Rebuilding squad ready to raise the intensity in hunt for podium finish
From left: Team China captain and guard Yang Liwei, star forward Li Meng (nicknamed LeBron Meng), and centers Li Yueru and Han Xu, who both played in last season's WNBA, will spearhead the national team's charge for a podium finish at this month's FIBA World Cup in Australia. (XINHUA / AFP/ AP)
With a new coach at helm and new leaders to lean on, Team China is primed to unleash the power of youth at the forthcoming FIBA Women's World Cup.
As a rebuilding continental power, the Chinese squad is approaching the quadrennial showcase as an opportunity for its exciting batch of young guns to prove themselves on the international stage.
Ahead of Team China's opening game against South Korea on Thursday, Team China's new coach Zheng Wei reckons her squad is ready for action following an intensive three months of preparation that included eight warm-up games, at home and later in Europe
Ahead of its opening game against South Korea on Thursday, new coach Zheng Wei reckons her squad is ready for action following an intensive three months of preparation that included eight warm-up games, at home and later in Europe.
"Even having encountered difficulties such as injuries and a lack of international drills, we are now back on the right track after a solid preparatory program. Physically and mentally, we are in the best possible shape for the battle ahead," said Zheng, a former national team player who was promoted to head coach from an assistant role in May.
Despite high expectations from fans and media, Zheng insists that her team will adopt an underdog mentality, treating each game as its last at the tournament.
Thanks to an unbeaten record at the qualifying tournament in February, FIBA has listed China as No 2 in its official power rankings, behind defending champion the United States. A fan vote on the FIBA website also singled out Zheng's squad as a legitimate threat to the dominant US squad.
Zheng, however, has urged her players to keep their feet on the ground in what will be their first international outing since last year's Tokyo Olympics, where they finished fifth.
"We are happy to earn this recognition, but at the same time, we are quite cool-minded," said Zheng. "After all, we haven't advanced to the final four at any major international tournament in recent years. We need to position ourselves in the right manner as a challenger to the other strong teams in the world."
Drawn in Group A with the US, Bosnia and Herzegovina, South Korea, Puerto Rico and Belgium, China tips off against the Koreans at Sydney's SuperDome on Thursday. A top-four finish is needed to secure a spot in the quarterfinals.
The final will take place on Oct 1, with the winner awarded a spot at the 2024 Paris Olympic tournament.
Zheng revealed that it took her players one month to recover physically after the national camp opened in May following the domestic league season.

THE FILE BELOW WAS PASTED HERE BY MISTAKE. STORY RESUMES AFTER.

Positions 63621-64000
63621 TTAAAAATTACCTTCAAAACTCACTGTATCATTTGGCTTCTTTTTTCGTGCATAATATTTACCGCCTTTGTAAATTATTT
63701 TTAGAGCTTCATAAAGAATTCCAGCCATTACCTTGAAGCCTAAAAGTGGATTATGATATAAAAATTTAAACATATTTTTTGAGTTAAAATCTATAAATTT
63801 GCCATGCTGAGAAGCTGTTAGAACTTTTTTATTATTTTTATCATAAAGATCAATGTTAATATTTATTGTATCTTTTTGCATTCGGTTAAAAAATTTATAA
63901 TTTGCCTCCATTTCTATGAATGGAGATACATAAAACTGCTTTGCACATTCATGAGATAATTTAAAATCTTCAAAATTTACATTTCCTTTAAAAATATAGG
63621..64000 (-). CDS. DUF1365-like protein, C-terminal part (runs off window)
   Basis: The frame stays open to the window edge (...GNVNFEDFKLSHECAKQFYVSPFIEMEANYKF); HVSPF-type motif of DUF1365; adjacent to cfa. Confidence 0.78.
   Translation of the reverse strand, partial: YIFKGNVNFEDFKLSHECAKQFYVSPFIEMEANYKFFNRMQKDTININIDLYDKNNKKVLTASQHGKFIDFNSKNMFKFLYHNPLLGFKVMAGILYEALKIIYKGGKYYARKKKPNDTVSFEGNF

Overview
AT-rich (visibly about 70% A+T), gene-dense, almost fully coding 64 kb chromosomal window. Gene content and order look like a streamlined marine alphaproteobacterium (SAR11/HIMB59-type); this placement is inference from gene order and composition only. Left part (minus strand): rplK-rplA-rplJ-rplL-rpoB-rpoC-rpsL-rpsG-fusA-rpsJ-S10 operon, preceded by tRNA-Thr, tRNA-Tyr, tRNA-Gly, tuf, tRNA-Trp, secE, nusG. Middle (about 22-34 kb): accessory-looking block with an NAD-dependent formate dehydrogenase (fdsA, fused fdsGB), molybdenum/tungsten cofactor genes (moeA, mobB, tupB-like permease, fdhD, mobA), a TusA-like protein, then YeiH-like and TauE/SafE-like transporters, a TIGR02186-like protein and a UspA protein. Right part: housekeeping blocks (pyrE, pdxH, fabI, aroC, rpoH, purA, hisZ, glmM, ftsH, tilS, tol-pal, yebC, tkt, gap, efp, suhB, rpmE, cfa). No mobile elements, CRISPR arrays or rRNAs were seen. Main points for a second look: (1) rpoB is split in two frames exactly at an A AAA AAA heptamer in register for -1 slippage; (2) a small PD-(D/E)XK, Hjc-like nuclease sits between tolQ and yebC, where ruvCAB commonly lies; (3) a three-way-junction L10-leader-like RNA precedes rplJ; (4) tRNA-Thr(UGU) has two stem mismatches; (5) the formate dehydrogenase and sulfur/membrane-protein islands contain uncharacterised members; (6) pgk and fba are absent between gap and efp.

A monthlong stay in Europe, during which Team China played quality scrimmages against France, Belgium and Serbia, helped raise the tempo and intensity needed for the World Cup challenge, according to Zheng.
"Every game was a test for us, yet we are improving," said Zheng. "We've worked very hard on rectifying some problems, such as limiting turnovers, adapting to high-pressure defense and coping better in contact situations. Day by day, we are getting better."
Players and staff of Team China pose for photos after winning the FIBA Women's World Cup qualifying basketball match between China and Mali in Belgrade, Serbia on Feb 11, 2022. (PREDRAG MILOSAVLJEVIC / XINHUA)
Centers of attention
With veterans Shao Ting and Sun Mengran leaving the national program after the Tokyo Games, Team China has completed a major roster reshuffle. A new breed of perimeter shooters, playmakers and scorers on the wing are anchored by the towering combo of Han Xu and Li Yueru, two centers who played in the WNBA last season.
Billed as the Yao Ming of the women's game, China's 6-foot-10(2.07-meter) center Han impressed in her second WNBA season with the New York Liberty, averaging 8.5 points and 3.6 rebounds in 32 regular-season games to help the Liberty advance to the playoffs.
With her confidence soaring, Han said she's ready to contribute more to the national team at her second World Cup.
"The experience of playing in the WNBA has been really helpful. I've learned a lot from competing against the best in the world and I've become more confident facing them on the international stage," said the 22-year-old, who was selected 14th overall by the Liberty in the 2019 WNBA Draft.
"I think we are better than four years ago," said Han, who caught the basketball world's attention by scoring 20 points against the US in her World Cup debut in 2018 in Spain.
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"We are now more aggressive on the perimeter. We are faster and we have players who can penetrate and make plays. But we will still count on our strength in the paint and I need to shoulder more responsibilities to help my team on and off the court."
Although spending most of her debut season on the Chicago Sky bench, Li also reckons that her WNBA experience is invaluable.
"The biggest improvement is my self-confidence," said the 23-year-old, a strong center whose bulk and power complements Han's agility and shooting range.
With the young duo's giant presence causing chaos under the rim, Team China's offense is a match for any opponent when in full flow－as witnessed by the 70-63 warm-up win over Australia in Sydney on Wednesday.
There is still a lot to improve on, though, according to coach Zheng.
"I think we still need to build better chemistry between our WNBA players and those in the domestic league as we only played together for a short while," said Zheng.
"We are looking forward to having our game tested and further improved when the real competition starts."
HONG KONG NEWS